Flooding is believe to have caused the cars to derail. Hessenius says he’s never had to deal with a spill of oil this large in his 30-year history in northwest Iowa.

At this point, the number of gallons spilled is still an estimate.

Hessenius says he thinks the response went very well with good cooperation between the railroad, the city of Doon, and its residents.



Governor Ray’s Family Announces Funeral Arrangements

DES MOINES, Iowa (AP) – The family of former longtime Iowa Gov. Robert D. Ray has announced plans for his funeral.
The service will be at 1 p.m. Friday at First Christian Church in Des Moines. The ceremony will be streamed online.
Earlier in the week, Ray’s body will lie in state at the Capitol. Ray
will be brought to the Capitol at 5 p.m. Thursday, and his casket will be carried to the first floor rotunda by Iowa Air and Army Guard service members, Iowa State Patrol troopers and Des Moines police officersCitizens can pay their respects between 5:30 and 8:30 p.m.
Ray died Sunday at age 89. He served 14 years as governor after his election in 1968 and was a former mayor of Des Moines and president of Drake University.



Senator Ernst Likes Supreme Court Nominee Justice Brett Kavanaugh

WASHINGTON – Following President Donald Trump’s nomination of Judge Brett M. Kavanaugh to the U.S. Supreme Court, Senator Joni Ernst (R-IA) says: “Judge Brett Kavanaugh is a highly-qualified, well-respected justice committed to the rule of law. He deserves a respectful and timely confirmation and I stand ready to offer advice and consent to Judge Kavanaugh
as he moves through the confirmation process.”

Ernst continued to say, “With Iowa’s Senior Senator, Chuck Grassley, as Chairman of the Judiciary Committee, we have a phenomenal leader overseeing the process to make sure it is smooth and done in a timely manner. Senator Grassley moved Neil Gorsuch’s confirmation through the process superbly,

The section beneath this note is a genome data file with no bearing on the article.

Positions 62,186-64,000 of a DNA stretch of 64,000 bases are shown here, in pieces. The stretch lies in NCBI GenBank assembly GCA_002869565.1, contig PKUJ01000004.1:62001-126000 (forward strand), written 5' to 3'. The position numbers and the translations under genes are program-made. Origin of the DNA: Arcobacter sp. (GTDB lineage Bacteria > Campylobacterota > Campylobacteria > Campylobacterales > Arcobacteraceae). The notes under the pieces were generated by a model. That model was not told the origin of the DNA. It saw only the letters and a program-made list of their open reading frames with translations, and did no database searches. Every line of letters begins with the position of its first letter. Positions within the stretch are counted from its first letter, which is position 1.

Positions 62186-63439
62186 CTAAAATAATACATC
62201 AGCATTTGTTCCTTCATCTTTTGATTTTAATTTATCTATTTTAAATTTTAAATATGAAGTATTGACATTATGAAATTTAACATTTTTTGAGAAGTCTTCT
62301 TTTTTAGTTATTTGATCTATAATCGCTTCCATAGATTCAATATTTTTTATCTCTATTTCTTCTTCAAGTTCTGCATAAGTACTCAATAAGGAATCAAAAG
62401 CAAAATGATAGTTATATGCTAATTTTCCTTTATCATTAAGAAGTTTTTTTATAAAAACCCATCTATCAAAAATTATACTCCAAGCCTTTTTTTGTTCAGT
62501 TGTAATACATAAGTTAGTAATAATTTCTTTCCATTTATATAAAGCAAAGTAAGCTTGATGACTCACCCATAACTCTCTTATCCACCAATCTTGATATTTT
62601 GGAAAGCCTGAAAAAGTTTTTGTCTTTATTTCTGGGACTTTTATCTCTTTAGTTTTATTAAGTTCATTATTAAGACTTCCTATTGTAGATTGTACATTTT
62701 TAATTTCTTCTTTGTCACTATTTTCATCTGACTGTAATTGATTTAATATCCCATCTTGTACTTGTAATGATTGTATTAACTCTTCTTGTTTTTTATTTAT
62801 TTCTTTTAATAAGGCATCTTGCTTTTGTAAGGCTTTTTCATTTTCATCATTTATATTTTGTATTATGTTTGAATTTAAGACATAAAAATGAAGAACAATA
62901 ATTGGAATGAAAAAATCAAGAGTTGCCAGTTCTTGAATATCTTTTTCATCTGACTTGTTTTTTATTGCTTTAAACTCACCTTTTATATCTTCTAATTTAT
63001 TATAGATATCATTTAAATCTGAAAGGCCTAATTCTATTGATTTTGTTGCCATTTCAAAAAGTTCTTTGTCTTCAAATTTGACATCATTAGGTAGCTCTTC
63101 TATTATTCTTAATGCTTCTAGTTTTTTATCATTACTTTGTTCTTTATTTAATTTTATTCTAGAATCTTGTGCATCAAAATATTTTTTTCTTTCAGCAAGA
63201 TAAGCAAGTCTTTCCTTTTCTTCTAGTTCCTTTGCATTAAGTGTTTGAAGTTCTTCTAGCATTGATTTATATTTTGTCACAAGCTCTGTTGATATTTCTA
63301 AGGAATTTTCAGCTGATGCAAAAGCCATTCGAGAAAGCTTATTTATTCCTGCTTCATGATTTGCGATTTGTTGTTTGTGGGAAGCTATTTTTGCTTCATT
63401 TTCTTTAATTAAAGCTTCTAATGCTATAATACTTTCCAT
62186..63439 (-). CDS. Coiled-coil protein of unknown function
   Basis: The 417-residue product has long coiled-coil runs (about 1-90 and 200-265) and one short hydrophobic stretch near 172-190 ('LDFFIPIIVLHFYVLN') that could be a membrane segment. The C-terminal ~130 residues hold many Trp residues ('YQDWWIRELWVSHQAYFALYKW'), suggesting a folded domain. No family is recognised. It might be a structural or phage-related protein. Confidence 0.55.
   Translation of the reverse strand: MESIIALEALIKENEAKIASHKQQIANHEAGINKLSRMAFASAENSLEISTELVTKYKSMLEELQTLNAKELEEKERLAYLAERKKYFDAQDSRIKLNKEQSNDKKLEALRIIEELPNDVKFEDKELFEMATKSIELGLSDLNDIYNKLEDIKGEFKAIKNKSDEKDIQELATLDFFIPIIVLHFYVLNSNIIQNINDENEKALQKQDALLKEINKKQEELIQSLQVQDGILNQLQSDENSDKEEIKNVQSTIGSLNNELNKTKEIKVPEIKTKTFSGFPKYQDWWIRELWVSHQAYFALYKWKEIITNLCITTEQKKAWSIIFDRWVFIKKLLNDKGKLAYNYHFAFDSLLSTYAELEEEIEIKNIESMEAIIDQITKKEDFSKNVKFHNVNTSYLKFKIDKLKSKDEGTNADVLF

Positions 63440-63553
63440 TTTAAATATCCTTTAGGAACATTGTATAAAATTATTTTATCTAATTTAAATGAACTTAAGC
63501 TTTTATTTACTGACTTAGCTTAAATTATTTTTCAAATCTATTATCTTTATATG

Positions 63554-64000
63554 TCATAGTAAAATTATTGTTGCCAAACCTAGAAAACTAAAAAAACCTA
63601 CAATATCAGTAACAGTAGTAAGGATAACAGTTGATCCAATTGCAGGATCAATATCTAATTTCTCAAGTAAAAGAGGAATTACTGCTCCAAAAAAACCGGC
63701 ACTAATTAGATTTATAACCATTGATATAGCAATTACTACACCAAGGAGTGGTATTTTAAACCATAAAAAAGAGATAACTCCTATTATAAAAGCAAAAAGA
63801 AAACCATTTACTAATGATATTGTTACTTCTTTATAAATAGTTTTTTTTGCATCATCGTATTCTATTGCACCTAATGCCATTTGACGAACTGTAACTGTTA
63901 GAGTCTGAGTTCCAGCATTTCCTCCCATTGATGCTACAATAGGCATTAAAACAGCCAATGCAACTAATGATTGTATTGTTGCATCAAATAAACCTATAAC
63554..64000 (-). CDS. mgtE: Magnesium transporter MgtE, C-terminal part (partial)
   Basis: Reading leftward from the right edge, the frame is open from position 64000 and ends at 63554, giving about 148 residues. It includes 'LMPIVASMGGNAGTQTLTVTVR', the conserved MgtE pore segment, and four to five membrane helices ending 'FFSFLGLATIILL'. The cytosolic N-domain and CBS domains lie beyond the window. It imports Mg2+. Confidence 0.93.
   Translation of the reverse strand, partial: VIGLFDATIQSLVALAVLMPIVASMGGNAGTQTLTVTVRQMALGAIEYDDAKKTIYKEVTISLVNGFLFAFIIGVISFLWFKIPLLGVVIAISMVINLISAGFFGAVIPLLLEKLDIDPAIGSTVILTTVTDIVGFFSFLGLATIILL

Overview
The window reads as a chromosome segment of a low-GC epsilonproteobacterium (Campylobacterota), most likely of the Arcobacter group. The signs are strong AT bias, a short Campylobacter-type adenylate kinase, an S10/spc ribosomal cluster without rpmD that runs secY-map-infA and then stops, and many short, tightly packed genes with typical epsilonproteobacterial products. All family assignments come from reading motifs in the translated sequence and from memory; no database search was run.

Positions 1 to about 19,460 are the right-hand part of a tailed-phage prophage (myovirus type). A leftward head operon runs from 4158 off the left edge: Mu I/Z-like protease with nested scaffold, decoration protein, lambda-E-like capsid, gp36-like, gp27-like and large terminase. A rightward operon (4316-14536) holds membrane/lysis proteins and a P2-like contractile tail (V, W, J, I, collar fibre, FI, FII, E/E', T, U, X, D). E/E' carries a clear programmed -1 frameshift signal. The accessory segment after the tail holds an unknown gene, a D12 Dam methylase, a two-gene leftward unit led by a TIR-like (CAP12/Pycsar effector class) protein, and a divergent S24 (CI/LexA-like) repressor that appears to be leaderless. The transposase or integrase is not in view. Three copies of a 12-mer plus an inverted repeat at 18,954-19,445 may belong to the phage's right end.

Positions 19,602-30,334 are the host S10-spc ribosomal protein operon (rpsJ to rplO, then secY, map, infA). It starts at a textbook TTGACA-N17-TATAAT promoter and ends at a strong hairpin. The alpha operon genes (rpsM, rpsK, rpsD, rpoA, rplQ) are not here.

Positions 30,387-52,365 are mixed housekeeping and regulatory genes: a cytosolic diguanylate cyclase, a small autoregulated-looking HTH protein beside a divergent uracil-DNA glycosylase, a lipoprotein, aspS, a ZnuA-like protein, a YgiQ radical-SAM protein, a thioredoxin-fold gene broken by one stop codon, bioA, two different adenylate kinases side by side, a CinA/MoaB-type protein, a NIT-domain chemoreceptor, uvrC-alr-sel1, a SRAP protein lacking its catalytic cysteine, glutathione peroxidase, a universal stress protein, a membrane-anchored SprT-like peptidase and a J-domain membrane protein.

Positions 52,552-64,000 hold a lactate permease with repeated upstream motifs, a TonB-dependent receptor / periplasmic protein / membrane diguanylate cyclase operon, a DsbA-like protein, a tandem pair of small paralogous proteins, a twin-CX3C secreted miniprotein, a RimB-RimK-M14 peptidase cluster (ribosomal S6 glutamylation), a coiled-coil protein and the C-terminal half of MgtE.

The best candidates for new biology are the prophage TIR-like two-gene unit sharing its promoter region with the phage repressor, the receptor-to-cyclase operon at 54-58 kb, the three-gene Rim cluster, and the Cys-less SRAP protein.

allowing plenty of time for both parties to participate and we did have a successful confirmation. Judge Kavanaugh deserves the same quick, yet comprehensive, process and I believe Senator Grassley will ensure the Supreme Court vacancy is filled in a way that respects the rule of law, as well as the individual being put forth for confirmation.

“I look forward to the next several months, where the Senate will have the opportunity to confirm Justice Kennedy’s successor, Judge Brett Kavanaugh.”



Trial For Murder Suspect To Be Moved

KNOXVILLE, Iowa (AP) – The trial of a man accused of killing his mother will be moved out of Marion County in south-central Iowa.
On Monday a judge granted a motion filed by 45-year-old Jason Carter that said he couldn’t get a fair trial because of publicity surrounding the case. The new trial location has yet to be selected.
In December Carter was charged with first-degree murder, accused of fatally shooting 68-year-old Shirley Carter in June 2015 in the kitchen of her rural home. The charges were filed two days after a jury found him civilly liable. The jury ordered him to pay $10 million to his mother’s estate.
Bill Carter had sued his son for wrongful death. The elder man said his son was financially strapped and killed Shirley Carter to gain access to his parents’ $10 million in assets. Jason Carter has denied that.